Caterpillar House by Feldman Architecture earned LEED Platinum certification in the LEED for Homes program in 2011. Photo by Joe Fletcher.
At Feldman Architecture, we have been fortunate to have clients coming the project kick-off meeting with a list of ‘green goals’ in mind. Today, with so much being published about sustainable design, the ideas that green design can be beautifully integrated into a project and promote technologies that help rather than harm the environment are widely disseminated.
One of the champions in the promotion of green design has been the United States Green Building Council, USGBC, with its well-known LEED, Leadership in Energy and Environmental Design, program. Buildings which have earned the LEED designation are known to have met and exceeded the standards of the local, state and federal requirements for green design. Here in California, our Title 24 and local requirements, some of which even require that projects meet the Green Point Rating system administered by BuildItGreen, tend to be quite progressive in terms of protecting the environment, but LEED tends to push the green building practice steps further. (more…)
Driving on the back roads of the Loire in France, you can’t help but notice the caves throughout the Valley – many of which have windows, doors, shutters, awnings, courtyards, etc.. Dating back to the 11th century, the soft white limestone, tufa or tuffeau, of the area was quarried extensively leaving deep clefts and caves in the hillsides. These caves or troglodytes represent one of the most dramatic forms of adaptive reuse that I’ve witnessed as they have been converted into homes, stables, storage units and even abbeys, hotels, restaurants, and churches. The abandoned quarries and caves were recognized by the inhabitants of the area for their potential as low-cost dwellings and also in darker times for their defensive potential. Several of the caves are said to have been used by the Resistance during World War II to hide those fleeing from the Nazis to unoccupied, southern France.
I had the pleasure of staying in one of the troglodytes for a few nights last month. The property where we stayed was formerly part of the neighboring castle’s grounds, and the caves were part of the castle’s farm providing storage and stables. The property included two large troglodytes where two sides of the buildings are honed from the rock that was quarried from the hillside long ago. Walls, windows, floors and roofs were all added and the castle’s stable has now been converted into a 2 bedroom, 1 bathroom home. Two additional caves also exist on the site and are currently used for storage and laundry, but have been plumbed for future use as guestrooms. Without intervention, the caves maintain throughout the year a steady temperature of 12° Celsius or about 54°Fahrenheit which for the Loire means that the caves are also used extensively for wine making. Adding to the charm of the caves, you can sometimes see fossils in the walls and remnants of some of the former uses, such as a trough from the former farm which runs the length of one room and now acts as a ledge. For me, I couldn’t help but wonder about the 1000 years of inhabitants who have occupied the space and think of the stories and history they have seen. – Hannah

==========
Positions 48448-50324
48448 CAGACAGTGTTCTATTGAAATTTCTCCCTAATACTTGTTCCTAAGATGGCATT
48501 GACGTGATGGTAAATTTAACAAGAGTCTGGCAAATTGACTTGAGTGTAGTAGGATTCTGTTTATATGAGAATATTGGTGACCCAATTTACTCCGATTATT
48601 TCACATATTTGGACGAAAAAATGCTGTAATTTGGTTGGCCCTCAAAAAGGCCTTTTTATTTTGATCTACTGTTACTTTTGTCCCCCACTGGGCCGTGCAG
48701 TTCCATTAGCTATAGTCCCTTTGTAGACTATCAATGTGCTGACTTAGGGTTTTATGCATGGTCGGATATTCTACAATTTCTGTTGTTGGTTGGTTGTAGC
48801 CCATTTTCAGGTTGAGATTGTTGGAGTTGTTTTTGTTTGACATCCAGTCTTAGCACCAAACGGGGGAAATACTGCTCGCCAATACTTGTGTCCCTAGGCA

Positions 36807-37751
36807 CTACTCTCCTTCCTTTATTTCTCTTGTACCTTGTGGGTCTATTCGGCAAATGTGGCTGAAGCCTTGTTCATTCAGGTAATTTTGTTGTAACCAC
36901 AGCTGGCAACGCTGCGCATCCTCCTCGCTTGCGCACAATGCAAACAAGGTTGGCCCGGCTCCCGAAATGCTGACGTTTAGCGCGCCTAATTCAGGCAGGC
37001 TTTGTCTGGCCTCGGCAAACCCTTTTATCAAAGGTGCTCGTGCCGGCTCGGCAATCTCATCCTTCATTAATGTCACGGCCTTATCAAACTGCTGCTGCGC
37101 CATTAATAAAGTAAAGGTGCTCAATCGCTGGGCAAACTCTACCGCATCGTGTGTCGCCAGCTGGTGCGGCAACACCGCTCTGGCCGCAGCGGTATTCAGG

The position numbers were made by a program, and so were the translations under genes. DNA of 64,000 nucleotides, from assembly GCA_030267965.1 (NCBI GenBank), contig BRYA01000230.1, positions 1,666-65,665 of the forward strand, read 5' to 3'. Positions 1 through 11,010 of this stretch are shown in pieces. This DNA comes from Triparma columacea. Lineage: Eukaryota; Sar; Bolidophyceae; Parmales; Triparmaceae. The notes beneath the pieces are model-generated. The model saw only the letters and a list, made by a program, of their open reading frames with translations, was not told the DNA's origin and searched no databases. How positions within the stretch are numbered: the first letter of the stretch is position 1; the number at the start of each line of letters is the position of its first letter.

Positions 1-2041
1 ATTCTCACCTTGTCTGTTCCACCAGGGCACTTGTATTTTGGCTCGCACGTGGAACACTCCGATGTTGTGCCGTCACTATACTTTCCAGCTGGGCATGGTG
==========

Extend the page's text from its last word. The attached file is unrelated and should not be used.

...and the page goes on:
For more information, see this Smithsonian article on the Troglodytes.
Three summers ago, I stopped at The Sea Ranch on my way to San Francisco to visit my future husband. I sketched the small chapel and wondered if and when I got married, if I could limit my guest list to the 8-10 people that could be seated in the chapel.
When the time came, as an architect-and-bride-to-be, I did my due diligence researching wedding venues, but my husband to be had a feeling The Sea Ranch Lodge would be the place. What The Sea Ranch offered was not only Modern Architecture (yes, capitalized) blending with a beautiful landscape – but authenticity. When I took my fiancé to visit, we were reminded of our childhood homes in different ways and felt calm and connected to nature.
Our reactions to this place were no accident. The Sea Ranch was designed as a vacation community in the 1960-1970’s by the landscape architect Lawrence Halprin and several architects including William Turnbull, Jr., Joseph Esherick, and Charles Moore. The lodge, community buildings and 10 miles of vacation homes have been built since in strict accordance to an architectural style based on local barns that date to the late 19thcentury. There is something very unique and effective about the results.
I was unable to limit my guest list to fit into the chapel I had sketched years before – the one dramatic exception to the design guidelines. Instead, family, friends and friends who are also co-workers filled a tent flanked on two sides by the lodge’s guest rooms and wood walk ways. It rained, which was wonderful. Suddenly, everything was spontaneous and somehow better than what I had meticulously planned. Photos occurred in all the right places and a glowing sunset drew a crowd out of the tent just before dessert. – Camille